I-Fuse™ is an innovative method to logically program One-Time Programmable (OTP) memory with “Electro-migration by accelerating wear-out of logic devices”. Unlike other Non-Volatile Memory (NVM) programming methods that use “oxide rupture” or “storing charges” techniques that require high voltage for programming, I-Fuse requires no charge pump. I-Fuse has 100x reliability, 10% cell size, and 10% of programming current compared to traditional fuse. I-Fuse is scalable from 700nm to 28nm and below.
    The AT4K8O180GN0AA is organized as a 4Kx8 OTP memory with parallel programming mode. This is a kind of non-volatile memory fabricated in 0.18um standard CMOS core logic process. The OTP can be widely used in chip ID, security key, memory redundancy, parameter trimming, configuration setting, feature selection, and PROM, etc.
    * Fully compatible with standard 0.18um CMOS core logic process
    * High capacity: 4Kx8 parallel mode
    * Low voltage: 1.8V read and 3.6V program ****Note 3.6V program
    * Pure logic, no additional masks or process steps

    And here are OnSemi's EEPROMs and FLASH ICs...

    23rd June 2011 - OnSemi FLASH produced on ONC18 line
    ON Semiconductor has released new EEPROM (Electrically Erasable Programmable Read-Only Memory) devices for the automotive, medical, and consumer markets. The EEPROM devices include the high density 512 kilobit (kb) CAT24C512 and 1 megabit (Mb) CAT24M01, which have a 1.8 volt (V) to 5.5 V supply voltage range. The CAT24C512 and CAT24M01 employ 256 byte and 128 byte page write buffers respectively. Both devices support Standard 100 kilohertz (kHz), Fast 400 kHz, and Fast-Plus 1 megahertz (MHz) serial I2C protocols. These devices are manufactured on a 0.18 micrometer (µm) low power CMOS process at the ON Semiconductor owned and operated Gresham, Oregon facility.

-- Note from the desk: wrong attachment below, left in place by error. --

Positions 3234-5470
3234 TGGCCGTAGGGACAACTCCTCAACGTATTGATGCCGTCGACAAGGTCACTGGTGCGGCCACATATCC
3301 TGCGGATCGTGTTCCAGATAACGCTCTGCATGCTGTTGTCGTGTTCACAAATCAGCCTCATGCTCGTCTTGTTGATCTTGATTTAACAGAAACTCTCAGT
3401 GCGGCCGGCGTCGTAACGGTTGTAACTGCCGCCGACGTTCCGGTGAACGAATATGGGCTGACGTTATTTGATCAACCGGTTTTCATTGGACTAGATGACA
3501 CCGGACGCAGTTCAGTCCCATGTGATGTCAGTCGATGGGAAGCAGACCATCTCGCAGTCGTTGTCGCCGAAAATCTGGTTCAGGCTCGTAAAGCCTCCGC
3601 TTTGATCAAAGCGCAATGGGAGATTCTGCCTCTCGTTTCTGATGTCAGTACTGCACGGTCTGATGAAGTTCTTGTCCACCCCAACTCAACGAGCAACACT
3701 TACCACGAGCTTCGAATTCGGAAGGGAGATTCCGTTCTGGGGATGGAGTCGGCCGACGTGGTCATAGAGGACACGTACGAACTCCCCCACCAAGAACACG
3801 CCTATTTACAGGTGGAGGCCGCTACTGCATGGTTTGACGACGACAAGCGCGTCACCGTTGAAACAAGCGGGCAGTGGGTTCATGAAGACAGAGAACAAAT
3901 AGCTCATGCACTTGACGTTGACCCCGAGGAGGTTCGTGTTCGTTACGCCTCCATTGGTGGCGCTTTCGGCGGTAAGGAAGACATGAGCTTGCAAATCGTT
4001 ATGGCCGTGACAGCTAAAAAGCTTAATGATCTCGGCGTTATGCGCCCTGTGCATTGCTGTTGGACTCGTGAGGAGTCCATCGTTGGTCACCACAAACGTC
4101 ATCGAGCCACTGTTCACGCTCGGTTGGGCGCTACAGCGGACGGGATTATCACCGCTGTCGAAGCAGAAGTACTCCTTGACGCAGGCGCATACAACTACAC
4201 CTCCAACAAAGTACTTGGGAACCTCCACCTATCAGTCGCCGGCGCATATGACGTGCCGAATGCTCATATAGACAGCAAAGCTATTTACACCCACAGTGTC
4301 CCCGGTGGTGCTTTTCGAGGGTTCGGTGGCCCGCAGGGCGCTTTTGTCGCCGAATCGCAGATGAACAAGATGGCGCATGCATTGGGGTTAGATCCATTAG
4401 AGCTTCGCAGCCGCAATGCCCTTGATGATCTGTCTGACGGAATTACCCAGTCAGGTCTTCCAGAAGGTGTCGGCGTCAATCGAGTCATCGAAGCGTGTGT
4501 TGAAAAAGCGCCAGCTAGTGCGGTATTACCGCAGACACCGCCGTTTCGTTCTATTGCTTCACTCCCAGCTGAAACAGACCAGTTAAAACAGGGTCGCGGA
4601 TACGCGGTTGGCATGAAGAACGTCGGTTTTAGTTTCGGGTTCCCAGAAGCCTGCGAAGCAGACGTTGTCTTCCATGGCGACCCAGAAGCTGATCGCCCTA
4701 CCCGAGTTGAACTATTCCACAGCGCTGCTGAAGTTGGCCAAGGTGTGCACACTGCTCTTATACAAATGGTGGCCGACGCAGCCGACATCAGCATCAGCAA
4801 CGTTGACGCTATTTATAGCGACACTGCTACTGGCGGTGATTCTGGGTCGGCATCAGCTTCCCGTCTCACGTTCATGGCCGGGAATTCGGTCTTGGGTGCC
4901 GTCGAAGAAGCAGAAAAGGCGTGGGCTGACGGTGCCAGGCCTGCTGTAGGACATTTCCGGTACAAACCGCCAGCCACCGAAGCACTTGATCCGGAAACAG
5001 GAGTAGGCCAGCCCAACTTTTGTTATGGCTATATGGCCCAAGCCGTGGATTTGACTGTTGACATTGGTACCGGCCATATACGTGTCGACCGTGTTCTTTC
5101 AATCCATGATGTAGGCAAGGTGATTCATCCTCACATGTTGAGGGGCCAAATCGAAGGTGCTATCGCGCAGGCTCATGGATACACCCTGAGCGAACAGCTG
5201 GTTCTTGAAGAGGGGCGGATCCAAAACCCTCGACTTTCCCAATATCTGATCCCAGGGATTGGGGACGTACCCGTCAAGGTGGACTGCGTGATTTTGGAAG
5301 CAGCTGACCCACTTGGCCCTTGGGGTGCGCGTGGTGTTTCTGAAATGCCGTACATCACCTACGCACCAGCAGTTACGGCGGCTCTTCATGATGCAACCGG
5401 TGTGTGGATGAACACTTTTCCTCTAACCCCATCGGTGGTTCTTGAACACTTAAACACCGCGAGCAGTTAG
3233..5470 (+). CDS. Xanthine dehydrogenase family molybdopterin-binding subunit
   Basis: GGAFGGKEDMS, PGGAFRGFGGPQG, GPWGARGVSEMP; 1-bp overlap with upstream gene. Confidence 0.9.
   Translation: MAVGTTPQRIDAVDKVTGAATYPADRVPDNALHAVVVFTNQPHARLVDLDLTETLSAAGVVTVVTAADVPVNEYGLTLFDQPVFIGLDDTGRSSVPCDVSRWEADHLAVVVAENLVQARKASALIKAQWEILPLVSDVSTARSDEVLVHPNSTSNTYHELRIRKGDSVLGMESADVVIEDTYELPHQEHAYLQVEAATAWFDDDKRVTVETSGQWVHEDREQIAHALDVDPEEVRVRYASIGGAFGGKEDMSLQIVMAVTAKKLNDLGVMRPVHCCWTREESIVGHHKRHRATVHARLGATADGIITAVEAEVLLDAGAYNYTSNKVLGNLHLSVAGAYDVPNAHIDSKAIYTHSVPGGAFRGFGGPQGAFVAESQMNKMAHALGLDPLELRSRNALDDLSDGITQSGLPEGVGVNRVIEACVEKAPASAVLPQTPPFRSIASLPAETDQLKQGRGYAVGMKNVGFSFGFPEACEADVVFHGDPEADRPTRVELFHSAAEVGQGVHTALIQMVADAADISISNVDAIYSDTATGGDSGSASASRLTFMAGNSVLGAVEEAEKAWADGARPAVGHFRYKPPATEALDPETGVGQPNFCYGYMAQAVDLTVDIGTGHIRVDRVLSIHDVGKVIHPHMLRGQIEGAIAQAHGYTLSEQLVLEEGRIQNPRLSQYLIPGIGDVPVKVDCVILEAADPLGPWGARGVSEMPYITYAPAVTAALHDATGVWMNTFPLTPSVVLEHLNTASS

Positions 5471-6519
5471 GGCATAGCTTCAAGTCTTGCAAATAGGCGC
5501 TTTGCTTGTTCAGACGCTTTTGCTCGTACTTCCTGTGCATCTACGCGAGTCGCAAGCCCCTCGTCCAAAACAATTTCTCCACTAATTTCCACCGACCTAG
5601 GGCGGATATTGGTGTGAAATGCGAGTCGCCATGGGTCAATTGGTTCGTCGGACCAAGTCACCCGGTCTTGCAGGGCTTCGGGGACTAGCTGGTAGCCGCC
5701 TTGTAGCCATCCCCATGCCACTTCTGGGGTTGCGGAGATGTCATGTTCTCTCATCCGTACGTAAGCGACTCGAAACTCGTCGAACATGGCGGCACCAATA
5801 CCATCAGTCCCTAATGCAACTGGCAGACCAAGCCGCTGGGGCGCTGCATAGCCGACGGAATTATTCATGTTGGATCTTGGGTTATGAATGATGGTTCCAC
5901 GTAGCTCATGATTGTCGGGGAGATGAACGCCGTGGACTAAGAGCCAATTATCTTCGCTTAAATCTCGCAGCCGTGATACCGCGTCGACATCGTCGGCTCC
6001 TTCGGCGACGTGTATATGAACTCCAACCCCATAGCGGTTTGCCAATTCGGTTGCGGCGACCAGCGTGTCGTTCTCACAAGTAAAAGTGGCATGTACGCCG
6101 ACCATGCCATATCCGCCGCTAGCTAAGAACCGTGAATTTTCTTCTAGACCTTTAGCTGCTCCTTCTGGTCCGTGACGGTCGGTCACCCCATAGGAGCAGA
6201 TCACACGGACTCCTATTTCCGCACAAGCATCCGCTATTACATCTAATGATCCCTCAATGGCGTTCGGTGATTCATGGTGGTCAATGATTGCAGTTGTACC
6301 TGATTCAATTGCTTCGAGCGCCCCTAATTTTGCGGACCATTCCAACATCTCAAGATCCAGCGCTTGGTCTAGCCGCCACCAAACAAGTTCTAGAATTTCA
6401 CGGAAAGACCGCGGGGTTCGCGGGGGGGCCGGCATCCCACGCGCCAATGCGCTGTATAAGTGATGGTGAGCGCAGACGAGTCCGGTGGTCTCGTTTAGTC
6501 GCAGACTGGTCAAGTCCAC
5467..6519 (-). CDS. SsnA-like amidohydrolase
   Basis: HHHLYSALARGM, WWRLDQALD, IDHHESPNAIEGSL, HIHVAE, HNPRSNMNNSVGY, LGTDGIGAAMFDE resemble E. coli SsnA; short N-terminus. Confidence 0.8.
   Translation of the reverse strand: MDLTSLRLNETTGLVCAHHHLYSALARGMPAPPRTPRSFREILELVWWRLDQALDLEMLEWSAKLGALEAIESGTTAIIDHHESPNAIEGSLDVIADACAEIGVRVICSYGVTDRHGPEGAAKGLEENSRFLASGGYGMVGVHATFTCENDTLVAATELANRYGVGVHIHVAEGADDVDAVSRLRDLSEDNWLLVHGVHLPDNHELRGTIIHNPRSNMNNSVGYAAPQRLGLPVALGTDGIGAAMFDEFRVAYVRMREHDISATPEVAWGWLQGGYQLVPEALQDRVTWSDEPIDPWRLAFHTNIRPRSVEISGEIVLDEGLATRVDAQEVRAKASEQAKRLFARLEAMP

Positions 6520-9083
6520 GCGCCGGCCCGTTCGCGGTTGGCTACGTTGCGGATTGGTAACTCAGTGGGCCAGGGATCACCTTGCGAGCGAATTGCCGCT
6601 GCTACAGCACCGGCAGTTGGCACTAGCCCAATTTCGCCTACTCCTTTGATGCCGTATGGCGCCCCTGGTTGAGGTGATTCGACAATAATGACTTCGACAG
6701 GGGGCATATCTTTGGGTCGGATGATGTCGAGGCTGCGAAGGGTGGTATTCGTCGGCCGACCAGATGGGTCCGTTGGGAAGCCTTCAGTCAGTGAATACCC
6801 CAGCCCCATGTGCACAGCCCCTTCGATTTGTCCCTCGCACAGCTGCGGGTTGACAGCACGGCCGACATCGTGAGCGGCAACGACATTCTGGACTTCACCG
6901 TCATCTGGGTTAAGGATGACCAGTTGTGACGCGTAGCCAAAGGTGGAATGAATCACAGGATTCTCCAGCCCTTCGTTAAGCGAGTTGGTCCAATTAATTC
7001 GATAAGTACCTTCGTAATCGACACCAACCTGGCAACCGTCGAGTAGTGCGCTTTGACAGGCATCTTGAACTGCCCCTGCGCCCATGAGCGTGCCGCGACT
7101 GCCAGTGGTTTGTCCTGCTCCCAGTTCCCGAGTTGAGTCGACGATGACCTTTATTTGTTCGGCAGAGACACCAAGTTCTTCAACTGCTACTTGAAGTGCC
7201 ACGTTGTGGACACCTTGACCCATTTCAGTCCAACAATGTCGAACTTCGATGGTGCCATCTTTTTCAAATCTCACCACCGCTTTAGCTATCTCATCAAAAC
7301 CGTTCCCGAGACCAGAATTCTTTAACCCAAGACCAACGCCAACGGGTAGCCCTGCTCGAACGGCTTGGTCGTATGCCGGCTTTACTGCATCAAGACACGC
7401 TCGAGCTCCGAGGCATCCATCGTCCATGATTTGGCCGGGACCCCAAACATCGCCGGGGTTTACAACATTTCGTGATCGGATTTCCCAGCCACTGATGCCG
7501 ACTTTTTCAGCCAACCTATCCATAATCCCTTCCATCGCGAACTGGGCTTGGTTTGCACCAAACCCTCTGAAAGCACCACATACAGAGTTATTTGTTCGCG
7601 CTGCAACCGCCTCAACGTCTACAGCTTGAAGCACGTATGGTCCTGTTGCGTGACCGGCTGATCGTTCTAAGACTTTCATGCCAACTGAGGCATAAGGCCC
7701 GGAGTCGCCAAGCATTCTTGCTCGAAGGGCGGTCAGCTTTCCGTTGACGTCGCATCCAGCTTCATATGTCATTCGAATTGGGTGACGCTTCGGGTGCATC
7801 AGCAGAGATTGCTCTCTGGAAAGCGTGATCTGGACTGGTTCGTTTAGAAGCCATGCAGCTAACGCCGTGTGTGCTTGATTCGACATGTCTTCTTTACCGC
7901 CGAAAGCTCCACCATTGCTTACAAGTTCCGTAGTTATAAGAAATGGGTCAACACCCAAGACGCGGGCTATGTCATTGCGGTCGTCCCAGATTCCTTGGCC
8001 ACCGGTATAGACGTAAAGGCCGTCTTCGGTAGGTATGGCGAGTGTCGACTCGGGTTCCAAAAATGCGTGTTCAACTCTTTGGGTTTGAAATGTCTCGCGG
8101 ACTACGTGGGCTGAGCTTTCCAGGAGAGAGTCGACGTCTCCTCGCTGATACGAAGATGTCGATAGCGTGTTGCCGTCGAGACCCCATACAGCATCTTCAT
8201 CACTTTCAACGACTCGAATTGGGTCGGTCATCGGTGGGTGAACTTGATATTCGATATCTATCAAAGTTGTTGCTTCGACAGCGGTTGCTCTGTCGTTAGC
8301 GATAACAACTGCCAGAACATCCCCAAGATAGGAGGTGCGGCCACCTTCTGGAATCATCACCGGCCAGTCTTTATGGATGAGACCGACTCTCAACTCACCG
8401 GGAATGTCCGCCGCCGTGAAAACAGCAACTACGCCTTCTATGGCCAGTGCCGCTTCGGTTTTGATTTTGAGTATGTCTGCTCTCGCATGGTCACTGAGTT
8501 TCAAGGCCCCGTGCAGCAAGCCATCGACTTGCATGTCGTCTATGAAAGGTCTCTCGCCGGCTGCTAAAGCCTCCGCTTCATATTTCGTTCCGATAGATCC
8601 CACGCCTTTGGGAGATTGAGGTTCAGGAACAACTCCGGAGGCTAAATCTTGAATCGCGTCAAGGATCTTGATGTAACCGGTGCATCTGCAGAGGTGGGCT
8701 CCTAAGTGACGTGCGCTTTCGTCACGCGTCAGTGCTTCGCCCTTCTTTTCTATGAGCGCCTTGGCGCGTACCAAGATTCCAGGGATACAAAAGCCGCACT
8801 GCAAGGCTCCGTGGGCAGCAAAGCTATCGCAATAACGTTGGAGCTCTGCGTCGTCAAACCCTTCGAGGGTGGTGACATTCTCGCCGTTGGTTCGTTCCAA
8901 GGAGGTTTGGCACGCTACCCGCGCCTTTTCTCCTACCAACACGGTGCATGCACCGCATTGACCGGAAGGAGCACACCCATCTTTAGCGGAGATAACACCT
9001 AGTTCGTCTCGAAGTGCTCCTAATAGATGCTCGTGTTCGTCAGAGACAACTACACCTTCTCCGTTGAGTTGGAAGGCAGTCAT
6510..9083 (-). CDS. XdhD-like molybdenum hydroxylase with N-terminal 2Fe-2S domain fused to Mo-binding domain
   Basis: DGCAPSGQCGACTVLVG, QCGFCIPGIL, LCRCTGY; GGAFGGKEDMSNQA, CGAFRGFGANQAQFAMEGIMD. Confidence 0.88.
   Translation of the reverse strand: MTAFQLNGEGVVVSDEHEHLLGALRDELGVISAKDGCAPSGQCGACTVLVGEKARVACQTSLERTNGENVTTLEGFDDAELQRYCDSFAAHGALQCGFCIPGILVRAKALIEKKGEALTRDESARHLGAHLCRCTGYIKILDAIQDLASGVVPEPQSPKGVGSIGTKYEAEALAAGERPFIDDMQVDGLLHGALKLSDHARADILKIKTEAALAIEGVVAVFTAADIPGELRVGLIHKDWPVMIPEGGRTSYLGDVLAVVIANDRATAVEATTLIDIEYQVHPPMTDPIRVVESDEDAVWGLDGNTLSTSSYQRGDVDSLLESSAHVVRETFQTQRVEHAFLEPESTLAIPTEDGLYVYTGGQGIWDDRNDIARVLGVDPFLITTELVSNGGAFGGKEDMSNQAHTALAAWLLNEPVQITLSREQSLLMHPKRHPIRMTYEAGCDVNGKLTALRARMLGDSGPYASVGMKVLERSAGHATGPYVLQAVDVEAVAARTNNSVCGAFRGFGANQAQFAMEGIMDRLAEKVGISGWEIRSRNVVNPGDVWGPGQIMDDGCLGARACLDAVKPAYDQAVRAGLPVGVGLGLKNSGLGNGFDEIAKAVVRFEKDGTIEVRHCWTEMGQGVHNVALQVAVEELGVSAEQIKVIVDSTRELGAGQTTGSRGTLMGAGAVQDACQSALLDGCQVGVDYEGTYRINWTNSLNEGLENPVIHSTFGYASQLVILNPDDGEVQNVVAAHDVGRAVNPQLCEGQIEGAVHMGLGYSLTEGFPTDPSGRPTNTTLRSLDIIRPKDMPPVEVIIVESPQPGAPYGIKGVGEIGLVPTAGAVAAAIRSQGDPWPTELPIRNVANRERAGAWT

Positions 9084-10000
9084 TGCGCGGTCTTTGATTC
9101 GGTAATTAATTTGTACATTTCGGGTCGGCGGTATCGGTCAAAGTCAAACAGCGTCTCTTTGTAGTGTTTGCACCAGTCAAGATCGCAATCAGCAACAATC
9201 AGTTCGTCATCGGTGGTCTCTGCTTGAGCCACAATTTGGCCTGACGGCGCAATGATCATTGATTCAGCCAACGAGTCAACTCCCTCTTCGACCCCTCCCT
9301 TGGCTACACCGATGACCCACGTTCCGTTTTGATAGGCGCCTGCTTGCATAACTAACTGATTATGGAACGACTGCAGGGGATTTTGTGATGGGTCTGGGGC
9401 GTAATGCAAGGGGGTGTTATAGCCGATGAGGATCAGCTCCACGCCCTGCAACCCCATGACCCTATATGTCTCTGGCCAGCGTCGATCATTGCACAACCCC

All of the new EEPROM devices feature a 100 year data retention period and support for 1,000,000 program/erase cycles.

  • jmgjmg Posts: 14,950
    Cluso99 wrote: »
    A simple google search has turned up these...

    Yup, for their ASIC flows, shows there are choices in the OTP column, but not documented if their full custom flash can be included in ASIC, with no process impact.

  • Cluso99 wrote: »
    samuell wrote: »
    Internal ROM is a bad idea IMHO, especially if it is FLASH. It will degrade. I really prefer an external SPI flash and load the program to RAM, in the same fashion of the P1. If the EEPROM degrades, just replace it instead of the whole MCU. Otherwhise it is a waste of silicon. But I probably said that before.

    Also, I read that it won't fit in the die, nevertheless. I think the presence, or absence (hopefully) of ROM should be cleared once and for all.
    Are you aware that P1 has 32KB of ROM?

    ROM, OTP, EEPROM, FLASH and MRAM are all different. Some form of this must be in the P2 to be able to boot, even if this is only to read/load from an external chip.
    Sorry, I was thinking about EEPROM, and FLASH, that is a kind of EEPROM, yet a more specific technology. Yes, P1 has an internal ROM, but that won't degrade since it is not even writable to start with.
    jmg wrote: »
    samuell wrote: »
    Internal ROM is a bad idea IMHO, especially if it is FLASH...I really prefer an external SPI flash and load the program to RAM, in the same fashion of the P1.

    ROM and FLASH are not the same thing.
    Even with off chip flash you need SOME code running, to load that into RAM, thus even P1 has internal ROM (Which you claim is a bad idea?)
    There are OTP systems that do not use charge storage, so have no corresponding degrade mechanism.
    I know, but I was a bit lazy. OTP ROM does not degrade indeed, just like any other ROM that can't be reprogrammed and is not electrically, or photonically, erasable. As for EEPROM, I prefer it outside the chip. Perhaps, I can use a FRAM instead on my board.